Gov’t still owes BARMM P7.5B for rehab of war-torn areas, says peace group | Inquirer News

Gov’t still owes BARMM P7.5B for rehab of war-torn areas, says peace group

/ 05:02 AM November 06, 2020

KORONADAL CITY—Almost two years into the Bangsamoro transition, the national government still owes the regional government some P7.5 billion in committed funds for the rebuilding, rehabilitation and development of conflict-affected communities.

This was among the findings of a midterm review of the Bangsamoro transition conducted by nongovernment Mindanao People’s Caucus (MPC).


Under the Bangsamoro Organic Law (BOL), the national government would provide for a special development fund (SDF) of P5 billion annually for 10 years, starting Jan. 25 when the charter of the Bangsamoro Autonomous Region in Muslim Mindanao (BARMM) was ratified.

‘Big gap’

The Commission on Elections declared the BOL ratified, and the interim regional government was inaugurated two months later.


The SDF is to be spent based on the Bangsamoro Development Plan, which was approved by the interim parliament in June.

As of Sept. 30, the MPC’s review found that for 2020, only P2.5 billion was received by the regional government while the remaining half is premised on the submission of a list of initiatives to be bankrolled by the fund.

In an Oct. 26 memorandum, BARMM Chief Minister Ahod Ebrahim told all ministries to submit their proposed programs, projects and activities with budgets in order to hasten the release of the SDF balance for 2020.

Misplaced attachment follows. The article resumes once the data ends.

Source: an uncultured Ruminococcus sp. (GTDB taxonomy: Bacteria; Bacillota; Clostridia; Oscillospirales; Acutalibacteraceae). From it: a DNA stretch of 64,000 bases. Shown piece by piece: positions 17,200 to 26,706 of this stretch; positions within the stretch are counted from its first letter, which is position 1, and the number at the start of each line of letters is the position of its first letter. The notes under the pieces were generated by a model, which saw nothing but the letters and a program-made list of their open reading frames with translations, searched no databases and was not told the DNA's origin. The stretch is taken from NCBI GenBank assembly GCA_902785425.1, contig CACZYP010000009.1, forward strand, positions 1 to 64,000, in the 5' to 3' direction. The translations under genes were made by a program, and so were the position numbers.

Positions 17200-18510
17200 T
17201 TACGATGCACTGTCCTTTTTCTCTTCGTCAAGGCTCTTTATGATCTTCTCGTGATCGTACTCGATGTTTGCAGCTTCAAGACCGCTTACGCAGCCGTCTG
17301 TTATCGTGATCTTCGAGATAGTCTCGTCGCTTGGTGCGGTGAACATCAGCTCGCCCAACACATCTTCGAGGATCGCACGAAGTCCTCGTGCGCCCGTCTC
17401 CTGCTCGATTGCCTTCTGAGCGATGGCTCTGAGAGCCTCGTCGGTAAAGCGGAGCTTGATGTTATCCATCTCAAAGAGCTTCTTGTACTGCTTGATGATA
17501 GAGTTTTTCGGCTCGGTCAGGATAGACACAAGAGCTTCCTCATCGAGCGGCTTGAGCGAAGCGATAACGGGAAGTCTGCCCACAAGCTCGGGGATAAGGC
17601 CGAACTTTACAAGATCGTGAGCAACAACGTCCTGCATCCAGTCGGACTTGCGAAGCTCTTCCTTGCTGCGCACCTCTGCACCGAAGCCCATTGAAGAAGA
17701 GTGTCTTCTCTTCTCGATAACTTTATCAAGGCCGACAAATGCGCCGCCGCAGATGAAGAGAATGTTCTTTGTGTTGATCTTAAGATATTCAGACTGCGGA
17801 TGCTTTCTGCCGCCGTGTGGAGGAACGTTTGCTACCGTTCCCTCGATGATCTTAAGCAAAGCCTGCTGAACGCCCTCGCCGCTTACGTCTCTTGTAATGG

According to Mary Ann Arnado, MPC secretary general, the release of the SDF from the national government to the Bangsamoro government should have been automatic starting 2019.

“This is a big gap that needs to be addressed as it relates to the reconstruction and rehabilitation of the communities and the normalization process,” she said.

Budget for defunct ARMM

Arnado noted that when the interim government was inaugurated on March 29, 2019, it had to make do with the budget of the defunct Autonomous Region in Muslim Mindanao (ARMM) which was programmed for other activities, not for the transition.

She hoped that the P5 billion for 2019 and the remaining P2.5 billion for 2020 could be released soon to add to the BARMM’s financial arsenal to combat poverty in the region amid the limitations imposed by the coronavirus pandemic.


Arnado also hoped that the succeeding transfers would not be fraught with administrative technicalities.

Joselito Libres, who led the review on the normalization initiatives, said the timely release of the SDF could make a difference in delivering socioeconomic packages committed to former Moro Islamic Liberation Front combatants.

The MPC was among the civil society groups that pushed for the Bangsamoro peace process amid the succession of all-out war campaigns in Mindanao.

“Now that the Bangsamoro autonomous entity is in place, we tried to look into gaps in the transition process so that both the national and regional governments can do fine-tuning, consistent with the intents of the BOL and the [2014] peace agreement,” Arnado said. —WITH A REPORT FROM RYAN ROSAURO

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TAGS: BARMM, BOL, Mindanao, Rehabilitation
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